I have long respected the views of the Manhattan Institute’s Heather Mac Donald, even when I occsionally disagree with them. I am therefore mulling over her vigorous dissent from Senator McCain’s selection of Governor Palin as his running mate in “Sarah Palin (R-Diversity).” Mac Donald foresees that, as a result of Palin’s selection, Senator McCain “has just ensured that the diversity racket will be an essential component of presidential politics forever more.” Mac Donald laments that “from now on, any presidential ticket that consists solely of white malesâ€”no matter their qualificationsâ€”will likely be dead in the water.” If true, that would be profoundly unfortunate.
Mac Donald acknolwedges (some of) Governor Palin’s strengths:
Palin brings traditional political strengthsâ€”such as gun enthusiasm and a pro-life recordâ€”to the ticket. Her fight against self-dealing in Alaskan politics counters the inside-the-Beltway corruption that damaged the Republicans in the 2006 elections. And her stance on drilling for Alaskan oil admirably bolsters the Republican Party platform on energy issues.
But Mac Donald complains that McCain would not have selected Palin were she not a woman:
[A]dmit it, fellow conservatives: none of these attributes pushed her over the top. Your enthusiasm for her is driven in large measure by the fact that the McCain camp has beaten the Democrats at their own game, and in so doing, driven Obamaâ€™s moment of glory off the wires.
Mac Donald concedes that political considerations necessarily affect the vice presidential selection, but objects to the injection of the usual Democratic identity politics here:
Presidential politics, and especially vice-presidential selections, have always been driven by sectionalism, poll-driven voter segmentation and demographics, and economic stratification. But race and gender are different than whether someone comes from a Sun Belt state or can appeal to disaffected auto workers. Race and gender are almost never a valid job qualification. Yet they have taken over in field after fieldâ€”whether in the hiring of lawyers and selection of judges, in the choice of books and art to which students will be exposed from the moment that they step into a classroom, in the composition of police and fire departments, or in the selection of corporate boards. This tendency must be fought, not capitulated to.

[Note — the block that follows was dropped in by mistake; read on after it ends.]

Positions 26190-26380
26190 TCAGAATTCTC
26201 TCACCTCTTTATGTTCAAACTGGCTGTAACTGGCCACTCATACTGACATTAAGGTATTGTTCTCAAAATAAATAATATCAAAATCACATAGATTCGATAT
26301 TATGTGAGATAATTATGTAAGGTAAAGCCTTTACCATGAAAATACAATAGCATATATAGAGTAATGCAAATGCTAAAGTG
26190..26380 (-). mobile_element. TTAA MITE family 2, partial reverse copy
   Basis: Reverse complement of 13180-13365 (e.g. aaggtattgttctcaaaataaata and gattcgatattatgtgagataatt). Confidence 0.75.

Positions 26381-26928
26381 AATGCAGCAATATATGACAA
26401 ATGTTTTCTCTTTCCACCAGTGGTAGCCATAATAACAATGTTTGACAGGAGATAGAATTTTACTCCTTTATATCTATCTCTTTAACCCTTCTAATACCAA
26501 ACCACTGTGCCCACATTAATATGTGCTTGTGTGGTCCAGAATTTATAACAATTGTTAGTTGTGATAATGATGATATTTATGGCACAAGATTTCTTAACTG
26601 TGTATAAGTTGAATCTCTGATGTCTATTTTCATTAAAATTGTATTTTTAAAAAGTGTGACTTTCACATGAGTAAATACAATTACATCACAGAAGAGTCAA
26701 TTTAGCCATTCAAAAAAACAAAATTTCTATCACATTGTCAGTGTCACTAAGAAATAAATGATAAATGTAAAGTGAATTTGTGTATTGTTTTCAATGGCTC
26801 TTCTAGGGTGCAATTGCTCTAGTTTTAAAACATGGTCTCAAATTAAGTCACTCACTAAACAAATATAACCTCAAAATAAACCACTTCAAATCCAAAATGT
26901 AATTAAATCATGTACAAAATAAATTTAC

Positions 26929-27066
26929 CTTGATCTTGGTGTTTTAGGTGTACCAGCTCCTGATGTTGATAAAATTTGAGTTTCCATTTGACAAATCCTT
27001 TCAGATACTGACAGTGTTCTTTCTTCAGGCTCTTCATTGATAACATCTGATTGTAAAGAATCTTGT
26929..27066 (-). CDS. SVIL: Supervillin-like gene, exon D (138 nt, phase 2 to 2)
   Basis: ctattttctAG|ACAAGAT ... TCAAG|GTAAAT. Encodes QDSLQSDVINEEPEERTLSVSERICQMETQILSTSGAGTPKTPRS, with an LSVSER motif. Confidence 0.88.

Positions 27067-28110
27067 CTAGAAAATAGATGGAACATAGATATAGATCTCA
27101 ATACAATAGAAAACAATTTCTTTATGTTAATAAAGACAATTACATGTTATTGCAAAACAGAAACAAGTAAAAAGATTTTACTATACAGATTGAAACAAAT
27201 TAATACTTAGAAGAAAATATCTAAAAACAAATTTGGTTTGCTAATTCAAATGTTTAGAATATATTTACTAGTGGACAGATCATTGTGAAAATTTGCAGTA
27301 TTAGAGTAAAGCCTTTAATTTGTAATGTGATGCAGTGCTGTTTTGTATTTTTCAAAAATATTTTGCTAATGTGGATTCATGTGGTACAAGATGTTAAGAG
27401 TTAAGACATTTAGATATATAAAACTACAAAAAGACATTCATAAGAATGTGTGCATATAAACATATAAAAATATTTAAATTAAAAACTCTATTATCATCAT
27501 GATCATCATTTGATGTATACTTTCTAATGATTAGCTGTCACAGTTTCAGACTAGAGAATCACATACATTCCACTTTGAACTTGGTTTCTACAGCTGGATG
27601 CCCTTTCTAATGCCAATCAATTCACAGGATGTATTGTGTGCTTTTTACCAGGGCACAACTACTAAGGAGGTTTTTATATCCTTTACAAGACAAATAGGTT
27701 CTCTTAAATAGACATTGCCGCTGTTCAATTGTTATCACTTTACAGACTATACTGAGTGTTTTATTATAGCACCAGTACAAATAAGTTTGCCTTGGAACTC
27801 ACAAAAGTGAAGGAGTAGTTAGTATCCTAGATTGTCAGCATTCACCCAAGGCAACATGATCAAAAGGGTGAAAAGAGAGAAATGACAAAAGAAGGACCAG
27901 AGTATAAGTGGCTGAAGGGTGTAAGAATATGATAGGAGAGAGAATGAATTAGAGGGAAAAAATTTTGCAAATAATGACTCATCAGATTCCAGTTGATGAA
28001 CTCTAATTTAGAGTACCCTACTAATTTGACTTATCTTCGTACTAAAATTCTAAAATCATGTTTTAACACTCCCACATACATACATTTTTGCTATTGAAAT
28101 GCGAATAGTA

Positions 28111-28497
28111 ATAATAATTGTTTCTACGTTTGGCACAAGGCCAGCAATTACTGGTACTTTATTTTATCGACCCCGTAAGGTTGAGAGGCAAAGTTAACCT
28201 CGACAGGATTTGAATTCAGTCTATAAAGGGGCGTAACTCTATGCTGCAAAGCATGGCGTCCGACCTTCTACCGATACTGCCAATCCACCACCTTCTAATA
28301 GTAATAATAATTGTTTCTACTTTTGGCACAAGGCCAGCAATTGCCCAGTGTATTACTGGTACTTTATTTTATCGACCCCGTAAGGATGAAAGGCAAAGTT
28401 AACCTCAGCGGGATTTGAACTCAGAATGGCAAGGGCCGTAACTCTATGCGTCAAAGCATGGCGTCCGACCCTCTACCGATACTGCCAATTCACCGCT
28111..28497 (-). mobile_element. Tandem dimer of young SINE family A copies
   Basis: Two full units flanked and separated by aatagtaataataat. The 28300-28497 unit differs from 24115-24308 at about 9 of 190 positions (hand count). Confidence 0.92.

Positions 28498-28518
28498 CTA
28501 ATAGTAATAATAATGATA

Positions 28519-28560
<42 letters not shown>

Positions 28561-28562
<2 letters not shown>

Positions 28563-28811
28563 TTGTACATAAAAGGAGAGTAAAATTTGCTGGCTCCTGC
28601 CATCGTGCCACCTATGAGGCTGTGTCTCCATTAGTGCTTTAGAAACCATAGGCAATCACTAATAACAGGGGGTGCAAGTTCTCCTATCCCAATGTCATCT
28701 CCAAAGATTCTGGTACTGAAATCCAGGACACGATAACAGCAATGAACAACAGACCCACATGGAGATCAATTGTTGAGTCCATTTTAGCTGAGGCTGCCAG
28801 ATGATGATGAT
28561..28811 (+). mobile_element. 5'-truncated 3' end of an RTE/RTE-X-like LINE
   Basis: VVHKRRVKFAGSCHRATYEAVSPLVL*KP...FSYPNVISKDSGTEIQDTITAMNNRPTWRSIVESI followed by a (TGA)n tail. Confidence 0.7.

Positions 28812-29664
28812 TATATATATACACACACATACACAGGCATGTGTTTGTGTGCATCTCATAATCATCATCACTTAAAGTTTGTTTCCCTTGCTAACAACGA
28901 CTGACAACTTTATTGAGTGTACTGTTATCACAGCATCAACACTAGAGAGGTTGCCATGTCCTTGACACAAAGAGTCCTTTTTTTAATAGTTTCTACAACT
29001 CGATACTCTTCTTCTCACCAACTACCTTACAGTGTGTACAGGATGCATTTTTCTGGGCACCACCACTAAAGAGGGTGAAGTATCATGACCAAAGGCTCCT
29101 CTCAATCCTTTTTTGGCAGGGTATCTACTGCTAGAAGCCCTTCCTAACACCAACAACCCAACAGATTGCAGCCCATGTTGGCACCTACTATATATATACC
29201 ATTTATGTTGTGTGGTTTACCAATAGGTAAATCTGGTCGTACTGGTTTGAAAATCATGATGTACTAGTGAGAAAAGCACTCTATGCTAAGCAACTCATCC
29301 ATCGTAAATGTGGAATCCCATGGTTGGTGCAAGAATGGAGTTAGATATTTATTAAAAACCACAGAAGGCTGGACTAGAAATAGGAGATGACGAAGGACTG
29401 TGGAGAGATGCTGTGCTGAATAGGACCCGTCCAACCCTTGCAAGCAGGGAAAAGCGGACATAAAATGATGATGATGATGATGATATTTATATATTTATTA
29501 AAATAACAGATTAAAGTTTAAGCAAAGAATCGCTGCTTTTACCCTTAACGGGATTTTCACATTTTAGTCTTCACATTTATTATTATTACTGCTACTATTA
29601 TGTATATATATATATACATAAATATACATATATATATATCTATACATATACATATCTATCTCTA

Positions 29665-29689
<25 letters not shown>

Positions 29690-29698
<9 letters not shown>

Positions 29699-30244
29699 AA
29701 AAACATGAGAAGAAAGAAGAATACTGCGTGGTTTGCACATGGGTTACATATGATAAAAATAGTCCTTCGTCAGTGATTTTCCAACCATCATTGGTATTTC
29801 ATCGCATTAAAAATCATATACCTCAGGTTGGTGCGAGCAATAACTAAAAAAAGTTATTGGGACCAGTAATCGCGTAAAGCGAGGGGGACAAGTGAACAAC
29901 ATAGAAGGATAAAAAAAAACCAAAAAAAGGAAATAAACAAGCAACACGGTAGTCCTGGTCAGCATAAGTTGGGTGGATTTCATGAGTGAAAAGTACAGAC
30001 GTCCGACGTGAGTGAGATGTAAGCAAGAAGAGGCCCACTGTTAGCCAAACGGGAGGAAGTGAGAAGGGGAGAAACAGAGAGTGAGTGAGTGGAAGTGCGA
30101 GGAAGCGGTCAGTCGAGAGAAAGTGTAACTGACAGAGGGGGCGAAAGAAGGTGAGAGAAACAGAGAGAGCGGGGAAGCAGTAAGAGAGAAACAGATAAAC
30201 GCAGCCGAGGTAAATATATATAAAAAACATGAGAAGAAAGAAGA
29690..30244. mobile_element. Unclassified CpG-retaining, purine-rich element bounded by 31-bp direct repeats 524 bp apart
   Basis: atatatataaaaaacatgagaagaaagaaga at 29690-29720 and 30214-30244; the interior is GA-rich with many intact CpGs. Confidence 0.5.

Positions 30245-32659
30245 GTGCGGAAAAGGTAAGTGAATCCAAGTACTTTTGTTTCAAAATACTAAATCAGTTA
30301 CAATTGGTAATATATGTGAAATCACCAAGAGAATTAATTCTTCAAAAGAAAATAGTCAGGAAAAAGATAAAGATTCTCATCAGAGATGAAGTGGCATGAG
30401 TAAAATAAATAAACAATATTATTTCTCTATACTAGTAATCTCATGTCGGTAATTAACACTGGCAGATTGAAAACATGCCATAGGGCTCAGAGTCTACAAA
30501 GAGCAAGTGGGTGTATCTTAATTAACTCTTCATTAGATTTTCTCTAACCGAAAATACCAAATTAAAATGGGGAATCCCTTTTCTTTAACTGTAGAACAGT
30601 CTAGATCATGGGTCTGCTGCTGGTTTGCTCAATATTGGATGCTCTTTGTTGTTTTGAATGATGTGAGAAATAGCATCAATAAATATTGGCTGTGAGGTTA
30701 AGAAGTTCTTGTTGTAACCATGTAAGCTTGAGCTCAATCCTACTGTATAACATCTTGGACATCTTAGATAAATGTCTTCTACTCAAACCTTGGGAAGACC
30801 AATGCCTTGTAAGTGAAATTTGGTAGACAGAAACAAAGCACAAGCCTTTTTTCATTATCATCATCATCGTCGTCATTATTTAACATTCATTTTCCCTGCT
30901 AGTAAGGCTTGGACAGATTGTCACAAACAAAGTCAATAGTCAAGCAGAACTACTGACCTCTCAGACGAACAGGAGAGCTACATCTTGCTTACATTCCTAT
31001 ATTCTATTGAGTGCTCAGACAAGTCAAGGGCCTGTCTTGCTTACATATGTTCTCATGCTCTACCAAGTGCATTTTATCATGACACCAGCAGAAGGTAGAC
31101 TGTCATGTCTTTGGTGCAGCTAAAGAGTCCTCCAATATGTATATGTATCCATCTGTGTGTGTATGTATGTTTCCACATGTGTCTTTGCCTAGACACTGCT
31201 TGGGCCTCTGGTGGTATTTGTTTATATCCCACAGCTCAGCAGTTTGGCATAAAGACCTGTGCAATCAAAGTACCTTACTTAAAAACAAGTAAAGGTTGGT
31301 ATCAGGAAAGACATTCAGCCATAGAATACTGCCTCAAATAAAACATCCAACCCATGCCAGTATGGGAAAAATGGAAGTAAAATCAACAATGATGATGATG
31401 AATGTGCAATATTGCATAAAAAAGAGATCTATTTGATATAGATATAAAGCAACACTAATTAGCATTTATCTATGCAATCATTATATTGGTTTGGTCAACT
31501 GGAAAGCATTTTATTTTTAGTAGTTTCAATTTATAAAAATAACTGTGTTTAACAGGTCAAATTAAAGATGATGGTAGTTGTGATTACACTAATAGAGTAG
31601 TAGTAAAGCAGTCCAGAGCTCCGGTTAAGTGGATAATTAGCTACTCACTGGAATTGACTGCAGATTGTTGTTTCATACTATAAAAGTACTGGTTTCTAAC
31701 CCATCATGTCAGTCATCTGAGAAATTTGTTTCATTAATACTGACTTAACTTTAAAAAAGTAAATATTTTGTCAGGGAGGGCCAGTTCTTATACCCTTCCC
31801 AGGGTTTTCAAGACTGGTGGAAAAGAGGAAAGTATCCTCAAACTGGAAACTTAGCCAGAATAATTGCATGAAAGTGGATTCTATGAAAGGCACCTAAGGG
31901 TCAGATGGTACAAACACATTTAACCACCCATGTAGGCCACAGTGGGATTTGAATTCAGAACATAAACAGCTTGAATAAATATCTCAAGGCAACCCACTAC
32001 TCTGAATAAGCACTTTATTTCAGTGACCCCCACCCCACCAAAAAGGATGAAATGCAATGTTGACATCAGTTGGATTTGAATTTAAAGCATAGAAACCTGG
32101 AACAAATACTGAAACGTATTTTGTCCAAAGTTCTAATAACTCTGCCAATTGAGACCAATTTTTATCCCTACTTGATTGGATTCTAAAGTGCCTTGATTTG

I think Mac Donald is invoking utopian standards that give short shrift to Palin’s bona fide politcal appeal. The political considerations that support Palin’s selection are legitimate. This is an elective office we’re talking about, after all. Indeed, Mac Donald’s article is pushing me in the opposite direction. All things considered, including her political views, her record in office, her personal attributes, her complementarity with John McCain and her authentic appeal, Sarah Palin may be the best person for the job. She is almost certainly a good one for the job, especially compared with Joe Biden, whose executive responsibilites have been limited to running his mouth. But Mac Donald has me thinking.
UPDATE: This Washington Post article by Dan Balz and Robert Barnes comports with my comments and suggests that the gender component of Palin’s qualifications has been vastly overestimated. See also Lisa Schiffren’s column, which is the City Journal counterpart to Mac Donald’s column. On the merits, Schiffren concludes, it couldn’t get much better than Palin, “not even if she were a man.”
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